Once, Dan Randolph was one of the richest men on Earth. Now the planet is spiraling into environmental disaster, with floods and earthquakes destroying the lives of millions.

Randolph knows the energy and natural resources of space can save Earth's economy, but the price may be the loss of the only thing he has left - the company he founded, Astro Manufacturing. The Asteroid Wars have begun.

Blue Remembered Earth by Alastair Reynolds
Yes, Reynolds makes the list twice. If you like human space exploration you'll love this. With one of the best introductions I adored this optimistic view of humanity's future in space. Full review.

One hundred and fifty years from now, in a world where Africa is the dominant technological and economic power, and where crime, war, disease and poverty have been banished to history, Geoffrey Akinya wants only one thing: to be left in peace, so that he can continue his studies into the elephants of the Amboseli basin. But Geoffrey's family, the vast Akinya business empire, has other plans. After the death of Eunice, Geoffrey's grandmother, erstwhile space explorer and entrepreneur, something awkward has come to light on the Moon, and Geoffrey is tasked - well, blackmailed, really - to go up there and make sure the family's name stays suitably unblemished. But little does Geoffrey realise - or anyone else in the family, for that matter - what he's about to unravel.

Poison City by Paul Crilley
Poison City is the fantastical love child of Supernatural and a Lauren Beukes novel. Part urban fantasy, part crime novel this is a pure twisted reading delight. Featuring an alcoholic spirit guide in the form of a talking dog this is one kickass read! Full review.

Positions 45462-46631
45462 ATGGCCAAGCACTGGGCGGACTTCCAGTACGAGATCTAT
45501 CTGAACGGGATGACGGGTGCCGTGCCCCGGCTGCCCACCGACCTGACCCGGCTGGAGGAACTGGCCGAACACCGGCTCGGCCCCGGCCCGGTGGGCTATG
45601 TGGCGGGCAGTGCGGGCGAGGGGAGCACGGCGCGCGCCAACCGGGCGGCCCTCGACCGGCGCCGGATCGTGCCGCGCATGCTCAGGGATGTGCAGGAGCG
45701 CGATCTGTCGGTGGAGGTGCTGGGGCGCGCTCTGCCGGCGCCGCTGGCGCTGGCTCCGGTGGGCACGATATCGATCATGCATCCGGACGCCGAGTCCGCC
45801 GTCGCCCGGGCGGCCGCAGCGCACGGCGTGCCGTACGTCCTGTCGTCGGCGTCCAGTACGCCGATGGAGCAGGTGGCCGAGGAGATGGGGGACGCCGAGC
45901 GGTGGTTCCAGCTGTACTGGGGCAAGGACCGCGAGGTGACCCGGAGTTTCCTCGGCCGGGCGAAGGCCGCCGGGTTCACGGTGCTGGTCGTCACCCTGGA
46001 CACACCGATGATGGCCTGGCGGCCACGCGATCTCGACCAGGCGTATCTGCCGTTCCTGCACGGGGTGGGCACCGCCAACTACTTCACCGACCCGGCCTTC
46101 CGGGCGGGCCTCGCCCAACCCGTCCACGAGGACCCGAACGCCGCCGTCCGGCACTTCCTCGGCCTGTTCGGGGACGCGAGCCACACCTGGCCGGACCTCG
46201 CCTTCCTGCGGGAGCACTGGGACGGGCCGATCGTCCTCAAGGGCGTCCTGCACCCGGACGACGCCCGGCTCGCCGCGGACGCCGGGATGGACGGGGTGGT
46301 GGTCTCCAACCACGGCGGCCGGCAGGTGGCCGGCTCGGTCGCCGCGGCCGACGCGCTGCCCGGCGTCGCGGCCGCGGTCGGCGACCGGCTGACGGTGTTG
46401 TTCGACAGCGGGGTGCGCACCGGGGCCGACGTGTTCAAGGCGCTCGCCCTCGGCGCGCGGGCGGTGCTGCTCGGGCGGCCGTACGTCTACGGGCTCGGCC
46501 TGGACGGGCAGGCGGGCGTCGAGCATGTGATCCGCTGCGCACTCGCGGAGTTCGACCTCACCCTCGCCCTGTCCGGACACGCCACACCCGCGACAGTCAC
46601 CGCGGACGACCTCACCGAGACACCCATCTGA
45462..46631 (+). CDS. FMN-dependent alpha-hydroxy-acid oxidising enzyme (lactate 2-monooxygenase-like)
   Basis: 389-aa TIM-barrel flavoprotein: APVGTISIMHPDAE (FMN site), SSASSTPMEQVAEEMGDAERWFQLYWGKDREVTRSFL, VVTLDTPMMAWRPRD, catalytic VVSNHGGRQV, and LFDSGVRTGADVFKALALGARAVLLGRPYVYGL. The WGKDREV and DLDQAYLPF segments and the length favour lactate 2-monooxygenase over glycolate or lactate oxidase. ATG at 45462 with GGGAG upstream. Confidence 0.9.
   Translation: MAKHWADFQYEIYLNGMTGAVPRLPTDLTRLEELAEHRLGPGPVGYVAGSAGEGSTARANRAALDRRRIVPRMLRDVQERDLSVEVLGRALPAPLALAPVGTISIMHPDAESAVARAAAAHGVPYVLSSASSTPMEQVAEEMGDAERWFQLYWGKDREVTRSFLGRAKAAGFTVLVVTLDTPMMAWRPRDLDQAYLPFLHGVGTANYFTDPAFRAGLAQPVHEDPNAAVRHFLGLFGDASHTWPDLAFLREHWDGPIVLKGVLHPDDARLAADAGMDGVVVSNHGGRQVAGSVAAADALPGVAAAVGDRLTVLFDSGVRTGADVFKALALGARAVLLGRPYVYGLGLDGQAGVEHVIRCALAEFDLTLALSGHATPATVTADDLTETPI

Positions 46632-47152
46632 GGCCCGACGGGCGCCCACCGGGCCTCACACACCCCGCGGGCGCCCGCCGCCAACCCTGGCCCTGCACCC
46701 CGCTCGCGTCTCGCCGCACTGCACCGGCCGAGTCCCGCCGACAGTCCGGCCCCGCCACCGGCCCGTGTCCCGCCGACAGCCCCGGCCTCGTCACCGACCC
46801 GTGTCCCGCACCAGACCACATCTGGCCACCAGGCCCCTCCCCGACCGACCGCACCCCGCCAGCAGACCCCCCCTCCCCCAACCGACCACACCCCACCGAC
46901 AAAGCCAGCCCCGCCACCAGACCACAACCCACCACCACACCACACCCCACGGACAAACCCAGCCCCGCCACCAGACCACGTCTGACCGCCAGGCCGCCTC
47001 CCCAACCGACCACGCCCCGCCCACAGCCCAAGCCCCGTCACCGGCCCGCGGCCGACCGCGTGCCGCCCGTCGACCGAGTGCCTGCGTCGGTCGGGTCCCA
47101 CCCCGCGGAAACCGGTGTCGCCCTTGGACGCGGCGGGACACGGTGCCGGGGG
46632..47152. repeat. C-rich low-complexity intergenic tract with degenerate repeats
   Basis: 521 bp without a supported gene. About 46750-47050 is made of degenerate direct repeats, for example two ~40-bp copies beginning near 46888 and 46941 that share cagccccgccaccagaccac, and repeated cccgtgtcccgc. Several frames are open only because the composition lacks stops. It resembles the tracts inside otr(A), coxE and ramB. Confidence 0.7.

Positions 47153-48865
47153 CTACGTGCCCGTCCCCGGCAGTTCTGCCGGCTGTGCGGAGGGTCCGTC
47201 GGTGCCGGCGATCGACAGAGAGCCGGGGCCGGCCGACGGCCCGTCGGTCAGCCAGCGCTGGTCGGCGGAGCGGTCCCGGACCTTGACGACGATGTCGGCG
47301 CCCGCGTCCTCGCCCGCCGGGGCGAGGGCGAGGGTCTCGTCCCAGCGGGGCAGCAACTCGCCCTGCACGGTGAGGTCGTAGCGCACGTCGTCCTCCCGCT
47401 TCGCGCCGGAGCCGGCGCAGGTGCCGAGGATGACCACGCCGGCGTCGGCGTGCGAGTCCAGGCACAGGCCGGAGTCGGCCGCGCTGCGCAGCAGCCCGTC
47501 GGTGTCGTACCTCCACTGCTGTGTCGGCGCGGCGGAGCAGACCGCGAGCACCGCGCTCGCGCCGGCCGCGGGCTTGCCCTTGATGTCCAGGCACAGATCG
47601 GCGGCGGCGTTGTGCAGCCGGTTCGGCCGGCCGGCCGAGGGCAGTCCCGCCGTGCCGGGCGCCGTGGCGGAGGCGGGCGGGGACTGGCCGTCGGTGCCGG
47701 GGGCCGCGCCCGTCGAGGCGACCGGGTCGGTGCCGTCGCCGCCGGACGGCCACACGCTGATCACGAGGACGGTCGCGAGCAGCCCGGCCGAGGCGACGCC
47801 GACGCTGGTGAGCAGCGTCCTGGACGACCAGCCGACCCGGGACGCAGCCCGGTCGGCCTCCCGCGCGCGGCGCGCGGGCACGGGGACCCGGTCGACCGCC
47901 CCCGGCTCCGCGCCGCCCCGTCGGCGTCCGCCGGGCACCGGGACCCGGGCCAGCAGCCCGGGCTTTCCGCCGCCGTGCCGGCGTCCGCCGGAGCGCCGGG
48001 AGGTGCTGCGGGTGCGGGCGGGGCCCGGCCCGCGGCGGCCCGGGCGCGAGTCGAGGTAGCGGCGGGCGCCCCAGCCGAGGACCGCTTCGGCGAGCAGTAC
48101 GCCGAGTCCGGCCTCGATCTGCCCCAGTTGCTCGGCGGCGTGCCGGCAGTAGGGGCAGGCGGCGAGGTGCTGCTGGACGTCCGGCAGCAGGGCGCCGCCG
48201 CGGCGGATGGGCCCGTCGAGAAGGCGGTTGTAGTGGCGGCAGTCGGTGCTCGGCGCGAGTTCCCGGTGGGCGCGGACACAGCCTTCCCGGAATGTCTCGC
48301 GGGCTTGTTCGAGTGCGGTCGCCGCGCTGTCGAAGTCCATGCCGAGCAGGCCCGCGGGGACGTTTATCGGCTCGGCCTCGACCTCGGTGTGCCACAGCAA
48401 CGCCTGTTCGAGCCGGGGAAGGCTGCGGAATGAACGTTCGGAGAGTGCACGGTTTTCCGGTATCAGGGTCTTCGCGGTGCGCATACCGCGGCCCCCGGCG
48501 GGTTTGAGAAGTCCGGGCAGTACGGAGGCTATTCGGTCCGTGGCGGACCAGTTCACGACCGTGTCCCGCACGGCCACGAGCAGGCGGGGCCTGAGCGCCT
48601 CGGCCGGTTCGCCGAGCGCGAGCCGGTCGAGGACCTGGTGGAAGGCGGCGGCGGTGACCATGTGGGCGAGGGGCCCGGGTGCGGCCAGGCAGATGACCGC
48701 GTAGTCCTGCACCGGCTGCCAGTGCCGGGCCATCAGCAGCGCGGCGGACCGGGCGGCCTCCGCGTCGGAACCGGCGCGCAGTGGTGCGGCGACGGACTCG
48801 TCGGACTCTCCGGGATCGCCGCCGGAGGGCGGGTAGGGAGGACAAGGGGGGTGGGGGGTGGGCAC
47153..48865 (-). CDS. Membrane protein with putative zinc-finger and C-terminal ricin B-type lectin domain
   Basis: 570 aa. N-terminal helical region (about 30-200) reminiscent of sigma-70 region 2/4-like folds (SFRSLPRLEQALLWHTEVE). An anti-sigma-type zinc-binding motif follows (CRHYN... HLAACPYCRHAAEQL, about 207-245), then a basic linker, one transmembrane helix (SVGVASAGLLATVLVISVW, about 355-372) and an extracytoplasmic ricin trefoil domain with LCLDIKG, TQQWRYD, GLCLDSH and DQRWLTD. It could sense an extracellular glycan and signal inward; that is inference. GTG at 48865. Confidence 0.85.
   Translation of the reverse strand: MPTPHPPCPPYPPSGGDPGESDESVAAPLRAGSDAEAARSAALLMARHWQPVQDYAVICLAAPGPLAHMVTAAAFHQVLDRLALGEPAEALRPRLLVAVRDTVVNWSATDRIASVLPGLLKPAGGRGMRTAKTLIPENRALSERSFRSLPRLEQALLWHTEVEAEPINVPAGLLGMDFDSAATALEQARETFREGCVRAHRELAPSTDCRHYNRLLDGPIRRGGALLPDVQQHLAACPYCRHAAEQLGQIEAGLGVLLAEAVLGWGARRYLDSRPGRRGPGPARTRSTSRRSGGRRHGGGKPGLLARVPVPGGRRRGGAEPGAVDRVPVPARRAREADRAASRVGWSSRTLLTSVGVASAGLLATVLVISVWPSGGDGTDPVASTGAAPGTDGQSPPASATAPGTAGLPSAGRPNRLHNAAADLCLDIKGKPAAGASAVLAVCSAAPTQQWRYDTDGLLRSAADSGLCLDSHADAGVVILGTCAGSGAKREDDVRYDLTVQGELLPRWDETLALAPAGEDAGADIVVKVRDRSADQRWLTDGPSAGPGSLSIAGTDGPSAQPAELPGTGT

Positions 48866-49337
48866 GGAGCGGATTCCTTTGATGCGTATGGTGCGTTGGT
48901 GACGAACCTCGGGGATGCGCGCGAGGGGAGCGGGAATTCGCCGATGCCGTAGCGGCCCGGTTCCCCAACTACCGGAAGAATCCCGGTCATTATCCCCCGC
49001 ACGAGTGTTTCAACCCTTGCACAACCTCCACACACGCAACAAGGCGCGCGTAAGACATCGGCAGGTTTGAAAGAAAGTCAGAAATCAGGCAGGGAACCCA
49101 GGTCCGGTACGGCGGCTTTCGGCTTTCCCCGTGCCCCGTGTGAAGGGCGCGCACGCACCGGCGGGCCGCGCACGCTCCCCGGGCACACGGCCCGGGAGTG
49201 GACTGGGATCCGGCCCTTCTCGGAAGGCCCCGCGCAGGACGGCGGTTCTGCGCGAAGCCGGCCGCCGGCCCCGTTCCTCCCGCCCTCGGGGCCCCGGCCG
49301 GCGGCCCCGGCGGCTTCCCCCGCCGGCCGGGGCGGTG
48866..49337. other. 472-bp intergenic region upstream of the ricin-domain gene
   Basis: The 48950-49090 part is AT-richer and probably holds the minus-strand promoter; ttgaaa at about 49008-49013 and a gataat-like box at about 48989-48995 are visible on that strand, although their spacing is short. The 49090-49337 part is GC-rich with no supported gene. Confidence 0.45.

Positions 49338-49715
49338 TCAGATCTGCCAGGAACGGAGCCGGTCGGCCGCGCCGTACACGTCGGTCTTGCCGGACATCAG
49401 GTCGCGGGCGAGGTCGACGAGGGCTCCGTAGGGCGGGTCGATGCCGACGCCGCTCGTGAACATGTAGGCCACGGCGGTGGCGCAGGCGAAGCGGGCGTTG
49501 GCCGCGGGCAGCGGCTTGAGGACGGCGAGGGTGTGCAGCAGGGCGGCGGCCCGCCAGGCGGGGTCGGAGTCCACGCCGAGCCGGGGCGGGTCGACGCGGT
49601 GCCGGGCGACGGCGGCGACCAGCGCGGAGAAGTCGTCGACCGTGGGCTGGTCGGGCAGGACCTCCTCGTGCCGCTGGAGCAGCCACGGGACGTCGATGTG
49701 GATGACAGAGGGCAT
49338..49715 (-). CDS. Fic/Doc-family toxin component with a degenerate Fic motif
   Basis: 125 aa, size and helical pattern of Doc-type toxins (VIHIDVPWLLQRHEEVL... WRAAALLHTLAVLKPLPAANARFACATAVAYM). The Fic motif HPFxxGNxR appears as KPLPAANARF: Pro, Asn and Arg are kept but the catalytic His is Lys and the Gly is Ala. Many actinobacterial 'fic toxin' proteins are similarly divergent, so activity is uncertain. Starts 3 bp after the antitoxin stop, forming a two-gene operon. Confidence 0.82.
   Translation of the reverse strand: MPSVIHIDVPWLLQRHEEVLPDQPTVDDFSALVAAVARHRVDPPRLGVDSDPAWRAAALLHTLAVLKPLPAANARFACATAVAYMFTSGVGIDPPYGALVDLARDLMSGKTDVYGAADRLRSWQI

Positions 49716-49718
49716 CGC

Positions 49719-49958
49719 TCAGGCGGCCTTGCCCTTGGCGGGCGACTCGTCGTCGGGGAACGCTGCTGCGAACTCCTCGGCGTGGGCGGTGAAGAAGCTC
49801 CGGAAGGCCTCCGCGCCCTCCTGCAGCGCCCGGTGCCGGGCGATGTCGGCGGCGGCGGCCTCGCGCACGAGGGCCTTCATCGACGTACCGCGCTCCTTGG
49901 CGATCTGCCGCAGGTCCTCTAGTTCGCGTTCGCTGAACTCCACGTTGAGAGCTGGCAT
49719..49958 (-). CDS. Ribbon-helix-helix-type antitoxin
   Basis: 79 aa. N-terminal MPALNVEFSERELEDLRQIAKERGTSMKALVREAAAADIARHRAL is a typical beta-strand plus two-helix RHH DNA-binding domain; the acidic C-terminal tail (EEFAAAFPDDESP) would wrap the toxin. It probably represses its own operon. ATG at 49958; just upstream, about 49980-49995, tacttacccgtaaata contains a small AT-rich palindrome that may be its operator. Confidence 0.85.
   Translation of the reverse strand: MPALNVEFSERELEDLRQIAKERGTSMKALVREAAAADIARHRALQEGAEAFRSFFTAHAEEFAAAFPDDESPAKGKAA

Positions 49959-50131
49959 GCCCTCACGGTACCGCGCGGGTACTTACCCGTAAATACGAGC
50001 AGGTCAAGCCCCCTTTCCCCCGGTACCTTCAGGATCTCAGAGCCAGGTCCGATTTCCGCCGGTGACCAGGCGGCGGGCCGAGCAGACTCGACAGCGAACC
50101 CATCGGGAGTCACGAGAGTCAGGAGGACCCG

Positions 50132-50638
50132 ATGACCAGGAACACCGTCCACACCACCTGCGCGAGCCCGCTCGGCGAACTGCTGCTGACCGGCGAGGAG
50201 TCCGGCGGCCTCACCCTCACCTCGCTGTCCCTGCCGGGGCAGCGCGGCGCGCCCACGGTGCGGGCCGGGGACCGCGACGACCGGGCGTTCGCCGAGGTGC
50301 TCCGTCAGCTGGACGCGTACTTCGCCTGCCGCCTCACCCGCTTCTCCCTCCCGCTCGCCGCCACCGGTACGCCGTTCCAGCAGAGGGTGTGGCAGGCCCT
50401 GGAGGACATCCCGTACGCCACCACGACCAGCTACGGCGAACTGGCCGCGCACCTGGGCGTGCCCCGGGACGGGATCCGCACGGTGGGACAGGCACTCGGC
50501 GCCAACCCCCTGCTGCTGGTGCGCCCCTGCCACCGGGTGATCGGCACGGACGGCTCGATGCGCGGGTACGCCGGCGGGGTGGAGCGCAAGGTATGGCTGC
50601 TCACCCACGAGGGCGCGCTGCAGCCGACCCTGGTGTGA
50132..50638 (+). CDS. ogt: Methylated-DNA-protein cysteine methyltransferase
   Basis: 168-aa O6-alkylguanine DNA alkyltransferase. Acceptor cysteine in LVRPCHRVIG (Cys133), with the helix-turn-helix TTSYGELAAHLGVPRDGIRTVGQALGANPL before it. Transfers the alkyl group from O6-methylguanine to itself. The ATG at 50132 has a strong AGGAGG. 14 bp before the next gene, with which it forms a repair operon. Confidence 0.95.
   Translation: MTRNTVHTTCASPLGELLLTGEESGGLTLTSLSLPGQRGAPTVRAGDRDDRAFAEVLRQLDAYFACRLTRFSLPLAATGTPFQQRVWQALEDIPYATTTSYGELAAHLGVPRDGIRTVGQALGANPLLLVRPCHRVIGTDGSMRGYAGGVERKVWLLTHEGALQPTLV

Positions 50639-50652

The name's Gideon Tau, but everyone just calls me London. I work for the Delphic Division, the occult investigative unit of the South African Police Service. My life revolves around two things - finding out who killed my daughter and imagining what I'm going to do to the bastard when I catch him.

I have two friends. The first is my boss, Armitage, a fifty-something DCI from Yorkshire who looks more like someone's mother than a cop. Don't let that fool you. The second is the dog, my magical spirit guide. He talks, he watches TV all day, and he's a mean drunk.


Tuesday, March 21, 2017

Review: Infinity Engine

Title: Infinity Engine
Author: Neal Asher
Pages: 464
ISBN: 9781597808897
Series: Transformation #3
Publisher: Night Shade Books
Published: 21 March 2017
Genre: Science Fiction / Space Opera
Source: eARC from publisher


Buy it from:
The Book Depository (US edition)
The Book Depository (UK edition)